I must see if that recording has made its way onto CD.

===================

A few times.

http://www.amazon.co.uk/Holst-Planets-Wiener-Philharmoniker/dp/B000KQGOA4/

http://www.amazon.co.uk/Planets-Vienna-Philharmonic-Orchestra/dp/B009IK4U9U/

http://www.amazon.co.uk/Holst-Planets-op-32-Karajan/dp/B00000E3BF/

http://www.amazon.co.uk/Planets-Vpo-Karajan-Gustav-Holst/dp/B0000042EN/

http://www.amazon.co.uk/Karajan-Great-Decca-Recordings-1959-1963/dp/B000025WIP/

On SACD:
http://www.amazon.co.uk/HOLST-PLANET-SACD-SHM-ltd/dp/B006GHC25M/
Terry
2014-04-25 08:05:33 UTC
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Post by Terry
I have very pleasant memories of HvK and the VPO on Decca.
I must see if that recording has made its way onto CD.
===================
A few times.
http://www.amazon.co.uk/Holst-Planets-Wiener-Philharmoniker/dp/B000KQGOA4/
http://www.amazon.co.uk/Planets-Vienna-Philharmonic-Orchestra/dp/B009IK4U9U/
http://www.amazon.co.uk/Holst-Planets-op-32-Karajan/dp/B00000E3BF/
http://www.amazon.co.uk/Planets-Vpo-Karajan-Gustav-Holst/dp/B0000042EN/
http://www.amazon.co.uk/Karajan-Great-Decca-Recordings-1959-1963/dp/B000025WIP
/
http://www.amazon.co.uk/HOLST-PLANET-SACD-SHM-ltd/dp/B006GHC25M/
That's good! The SACD is tempting, as I just bought a SACD-capable
player a couple of weeks ago.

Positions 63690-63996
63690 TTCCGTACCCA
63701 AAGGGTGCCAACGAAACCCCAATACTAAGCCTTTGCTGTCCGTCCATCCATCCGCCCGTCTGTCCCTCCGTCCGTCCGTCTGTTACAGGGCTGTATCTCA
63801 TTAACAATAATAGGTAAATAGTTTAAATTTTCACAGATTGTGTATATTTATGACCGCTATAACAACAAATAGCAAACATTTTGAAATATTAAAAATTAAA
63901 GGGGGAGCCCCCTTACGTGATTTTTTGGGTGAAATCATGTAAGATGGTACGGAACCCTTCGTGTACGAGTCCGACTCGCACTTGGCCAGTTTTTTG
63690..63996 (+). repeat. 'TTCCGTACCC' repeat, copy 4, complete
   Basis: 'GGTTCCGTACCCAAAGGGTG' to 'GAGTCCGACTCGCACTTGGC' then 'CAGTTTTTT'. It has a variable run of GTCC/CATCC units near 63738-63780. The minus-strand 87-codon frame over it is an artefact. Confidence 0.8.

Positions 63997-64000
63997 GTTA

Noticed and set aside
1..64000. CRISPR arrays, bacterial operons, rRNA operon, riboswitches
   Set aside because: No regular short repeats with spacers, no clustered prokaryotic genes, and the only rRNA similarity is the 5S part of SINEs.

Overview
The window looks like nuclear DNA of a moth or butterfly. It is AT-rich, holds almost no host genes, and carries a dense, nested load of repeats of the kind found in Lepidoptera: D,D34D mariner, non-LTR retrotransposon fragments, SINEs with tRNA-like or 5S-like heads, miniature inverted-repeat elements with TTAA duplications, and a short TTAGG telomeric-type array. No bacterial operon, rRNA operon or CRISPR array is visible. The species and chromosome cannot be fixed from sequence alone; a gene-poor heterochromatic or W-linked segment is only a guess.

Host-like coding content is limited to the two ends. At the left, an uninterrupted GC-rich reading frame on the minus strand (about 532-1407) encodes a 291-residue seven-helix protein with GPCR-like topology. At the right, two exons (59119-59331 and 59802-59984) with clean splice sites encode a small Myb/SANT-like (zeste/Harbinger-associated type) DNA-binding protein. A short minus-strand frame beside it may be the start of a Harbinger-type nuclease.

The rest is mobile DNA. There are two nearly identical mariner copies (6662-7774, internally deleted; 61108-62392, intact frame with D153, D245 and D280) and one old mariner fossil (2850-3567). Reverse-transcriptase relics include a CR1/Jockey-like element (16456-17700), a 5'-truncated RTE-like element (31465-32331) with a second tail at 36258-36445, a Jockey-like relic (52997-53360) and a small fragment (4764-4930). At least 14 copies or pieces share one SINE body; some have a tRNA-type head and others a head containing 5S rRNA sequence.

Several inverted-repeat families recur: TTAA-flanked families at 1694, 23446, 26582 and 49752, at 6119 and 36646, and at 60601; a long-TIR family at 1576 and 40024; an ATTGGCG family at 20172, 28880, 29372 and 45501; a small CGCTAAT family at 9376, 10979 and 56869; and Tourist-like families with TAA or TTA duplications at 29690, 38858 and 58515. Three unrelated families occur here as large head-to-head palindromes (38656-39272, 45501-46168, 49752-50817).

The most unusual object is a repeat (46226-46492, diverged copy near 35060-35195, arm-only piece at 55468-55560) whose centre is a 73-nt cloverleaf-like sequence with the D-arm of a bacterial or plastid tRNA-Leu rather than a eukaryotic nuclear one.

g***@gmail.com
2014-05-25 07:59:57 UTC
Permalink
In article <>,
Post by g***@gmail.com
Post by g***@gmail.com
Steinberg? Dutoit? Gibson?
Concerning Mehta's recording with the L.A. Philharmonic, I found the tempi
too fast--almost rushed--especially at the beginning.
Whilst at present the only recording I have is that by Dutoit and the
Montrealers, I have very pleasant memories of HvK and the VPO on Decca.
I must see if that recording has made its way onto CD.
Concerning the HvK and the VPO on Decca, CLASSICA TODAY loved that recording:

http://www.classicstoday.com/review/radar-karajans-stellar-vienna-planets/
g***@gmail.com
2014-06-23 10:45:11 UTC
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Post by g***@gmail.com
In article <>,
Post by g***@gmail.com
Post by g***@gmail.com
Steinberg? Dutoit? Gibson?
Concerning Mehta's recording with the L.A. Philharmonic, I found the tempi
too fast--almost rushed--especially at the beginning.
Whilst at present the only recording I have is that by Dutoit and the
Montrealers, I have very pleasant memories of HvK and the VPO on Decca.
I must see if that recording has made its way onto CD.
http://www.classicstoday.com/review/radar-karajans-stellar-vienna-planets/
With regard to his later BPO recording, an Amazon customer said:

- In Neptune, Karajan finds pure, searching mystery that is simply more unreal than Rattle.
g***@gmail.com
2014-08-11 09:36:50 UTC
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Post by g***@gmail.com
Post by g***@gmail.com
In article <>,
Post by g***@gmail.com
Post by g***@gmail.com
Steinberg? Dutoit? Gibson?
Concerning Mehta's recording with the L.A. Philharmonic, I found the tempi
too fast--almost rushed--especially at the beginning.
Whilst at present the only recording I have is that by Dutoit and the
Montrealers, I have very pleasant memories of HvK and the VPO on Decca.
I must see if that recording has made its way onto CD.
http://www.classicstoday.com/review/radar-karajans-stellar-vienna-planets/
- In Neptune, Karajan finds pure, searching mystery that is simply more unreal than Rattle.